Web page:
Stephen K Lee Photography

Creating a guest list is one of the toughest parts of planning, and it's one of the first things you have to do. If the stress of it is already getting to you, take a look at our list of things to consider before making it. We promise it will make things a whole lot easier. 


When it comes to weddings more people = more money, it's as simple as that. This is because venues and caterers typically charge you a certain amount per person. Each person's plate of food costs a certain amount, so you'll want to make sure you can afford to feed the number of people you plan on inviting. The cost of transportation and will also increase based on your guest count. Before you even begin making a list, set a budget. 


Are you getting hitched close to home or are you flying to a far-off destination to exchange vows? Keep in mind that if you go somewhere far away, you'll likely have a smaller guest list. Most people won't be able to fly halfway around the world to watch you get married, so if you want a big wedding you may want to pick a venue that's a little more accessible for guests. 


Don't pick a venue that has a capacity that's less than your guest list. If you want to invite 250 people but your desired venue has a limit of 200 people, you may want to consider getting married elsewhere. Another important thing to remember? You can't assume people won't come. 73% of guests RSVP yes to a wedding according to a recent WeddingWire survey. It's not a good idea to assume 50 people won't come and you'll be able to fit in a venue that holds 200 people, because if everyone does show up, you're in trouble. Be sure to find a venue where all of your potential guests can fit comfortably. 


This is always a tricky situation. We recommend that you and your S.O. come up with some kind of rule regarding plus-ones and stick to it. The rule you make is completely up to you. For example, you could say if the guest has been in a relationship for more than six months, they can bring a guest or if you've met the guest's significant other, they can come. Whatever you decide, make sure you adhere to the rule with every guest or things could get messy.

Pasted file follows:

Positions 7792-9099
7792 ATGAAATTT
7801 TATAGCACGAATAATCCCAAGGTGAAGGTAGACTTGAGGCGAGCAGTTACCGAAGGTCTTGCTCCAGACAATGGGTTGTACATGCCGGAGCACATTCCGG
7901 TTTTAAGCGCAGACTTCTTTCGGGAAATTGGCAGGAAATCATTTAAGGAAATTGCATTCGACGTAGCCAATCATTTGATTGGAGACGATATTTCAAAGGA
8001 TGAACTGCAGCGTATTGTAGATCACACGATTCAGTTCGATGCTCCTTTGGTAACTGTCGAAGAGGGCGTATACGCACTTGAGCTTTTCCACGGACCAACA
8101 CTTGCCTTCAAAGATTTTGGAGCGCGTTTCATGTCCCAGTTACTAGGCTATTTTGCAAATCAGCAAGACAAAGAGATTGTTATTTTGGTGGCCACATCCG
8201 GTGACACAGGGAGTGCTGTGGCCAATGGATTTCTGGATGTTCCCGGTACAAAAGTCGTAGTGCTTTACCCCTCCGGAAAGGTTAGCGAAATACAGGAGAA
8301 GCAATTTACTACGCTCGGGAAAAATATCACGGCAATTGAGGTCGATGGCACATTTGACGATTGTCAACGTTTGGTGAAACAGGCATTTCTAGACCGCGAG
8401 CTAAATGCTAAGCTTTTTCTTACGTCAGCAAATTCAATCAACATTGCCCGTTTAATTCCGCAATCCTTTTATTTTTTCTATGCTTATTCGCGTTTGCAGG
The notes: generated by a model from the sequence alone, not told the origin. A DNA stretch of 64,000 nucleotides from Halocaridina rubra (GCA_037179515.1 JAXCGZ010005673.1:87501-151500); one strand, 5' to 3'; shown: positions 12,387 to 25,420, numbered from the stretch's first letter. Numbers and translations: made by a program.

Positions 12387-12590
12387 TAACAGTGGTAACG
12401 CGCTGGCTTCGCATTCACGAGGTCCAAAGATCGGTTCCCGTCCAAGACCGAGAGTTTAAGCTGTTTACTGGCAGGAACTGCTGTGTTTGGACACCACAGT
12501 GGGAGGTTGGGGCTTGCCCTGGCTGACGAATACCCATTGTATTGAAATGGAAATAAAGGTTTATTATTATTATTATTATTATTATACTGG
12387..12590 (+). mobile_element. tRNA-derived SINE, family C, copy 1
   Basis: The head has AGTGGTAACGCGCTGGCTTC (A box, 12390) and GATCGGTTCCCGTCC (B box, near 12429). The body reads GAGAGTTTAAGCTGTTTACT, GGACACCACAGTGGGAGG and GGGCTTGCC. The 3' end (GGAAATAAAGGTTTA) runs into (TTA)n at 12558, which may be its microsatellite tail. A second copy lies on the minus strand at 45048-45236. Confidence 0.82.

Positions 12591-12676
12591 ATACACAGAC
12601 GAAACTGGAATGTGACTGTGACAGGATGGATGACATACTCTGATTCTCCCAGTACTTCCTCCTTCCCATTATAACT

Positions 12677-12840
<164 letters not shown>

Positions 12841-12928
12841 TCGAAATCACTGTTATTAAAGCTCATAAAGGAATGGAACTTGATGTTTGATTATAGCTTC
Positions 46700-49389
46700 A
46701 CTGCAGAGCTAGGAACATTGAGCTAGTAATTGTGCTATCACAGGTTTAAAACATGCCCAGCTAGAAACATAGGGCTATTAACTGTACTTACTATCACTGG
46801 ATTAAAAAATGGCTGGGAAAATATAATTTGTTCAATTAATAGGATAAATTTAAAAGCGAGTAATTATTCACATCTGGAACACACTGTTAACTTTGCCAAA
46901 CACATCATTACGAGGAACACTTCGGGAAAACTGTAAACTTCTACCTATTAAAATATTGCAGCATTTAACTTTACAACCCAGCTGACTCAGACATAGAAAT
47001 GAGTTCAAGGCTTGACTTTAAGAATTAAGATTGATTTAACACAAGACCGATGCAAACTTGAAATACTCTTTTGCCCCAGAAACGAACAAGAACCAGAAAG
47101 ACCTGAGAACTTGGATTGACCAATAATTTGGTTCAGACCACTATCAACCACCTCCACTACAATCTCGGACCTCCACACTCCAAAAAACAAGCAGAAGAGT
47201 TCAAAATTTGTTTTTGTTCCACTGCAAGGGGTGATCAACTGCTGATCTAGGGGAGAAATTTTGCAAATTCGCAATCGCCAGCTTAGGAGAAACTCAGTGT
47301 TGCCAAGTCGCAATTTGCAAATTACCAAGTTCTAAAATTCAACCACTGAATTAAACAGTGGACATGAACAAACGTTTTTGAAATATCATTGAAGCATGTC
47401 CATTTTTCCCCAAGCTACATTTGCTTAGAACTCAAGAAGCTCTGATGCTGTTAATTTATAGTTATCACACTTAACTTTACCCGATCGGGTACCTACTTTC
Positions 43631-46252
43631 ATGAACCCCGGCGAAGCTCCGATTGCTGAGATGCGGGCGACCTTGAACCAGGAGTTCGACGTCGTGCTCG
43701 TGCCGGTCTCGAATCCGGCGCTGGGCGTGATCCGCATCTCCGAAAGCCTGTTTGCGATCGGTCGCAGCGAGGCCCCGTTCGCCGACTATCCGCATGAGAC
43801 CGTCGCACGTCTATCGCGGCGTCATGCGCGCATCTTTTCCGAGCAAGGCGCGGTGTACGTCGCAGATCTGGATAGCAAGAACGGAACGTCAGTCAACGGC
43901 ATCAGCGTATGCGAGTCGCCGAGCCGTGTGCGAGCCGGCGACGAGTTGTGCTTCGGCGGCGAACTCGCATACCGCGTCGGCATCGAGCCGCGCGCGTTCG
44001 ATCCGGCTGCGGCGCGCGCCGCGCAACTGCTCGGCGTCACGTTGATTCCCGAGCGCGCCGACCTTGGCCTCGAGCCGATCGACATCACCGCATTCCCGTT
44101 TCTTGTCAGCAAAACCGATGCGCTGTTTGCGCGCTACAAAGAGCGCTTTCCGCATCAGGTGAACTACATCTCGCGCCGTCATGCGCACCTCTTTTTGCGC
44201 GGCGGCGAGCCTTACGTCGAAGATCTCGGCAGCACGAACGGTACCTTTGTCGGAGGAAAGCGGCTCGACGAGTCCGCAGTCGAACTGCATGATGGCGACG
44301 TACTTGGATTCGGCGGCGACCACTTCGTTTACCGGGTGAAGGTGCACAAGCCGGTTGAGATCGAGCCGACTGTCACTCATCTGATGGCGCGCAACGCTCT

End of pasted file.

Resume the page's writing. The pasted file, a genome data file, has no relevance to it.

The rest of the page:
It is totally fine to have an adults-only wedding. While it's not proper etiquette to directly say so on your invitation, make sure you're specific on your invitation about who from the family is invited to the wedding. If your friends have young children be sure to only put the adult's names on the outside. If you do decide you want to have kids at the wedding you need to think about where they wil sit, if you'll have kids-only activities prepared, or if you'd offer a babysitting service. 


Since you see the people you work with every day, chances are the topic of your wedding has come up, but try your best not to talk about it too much if you're not planning on inviting them. Unless you're good friends with them outside of work, you don't need to invite them, even if they throw you a wedding shower in the office. 

Financial contributors get a say

If you have family members contributing financially to the wedding, they have a say in the guest list. While what they say isn't necessarily the final call, it's important to take their suggestions and guest list additions into consideration. After all, they are helping fund your big day, so it's proper etiquette to let them give their two cents.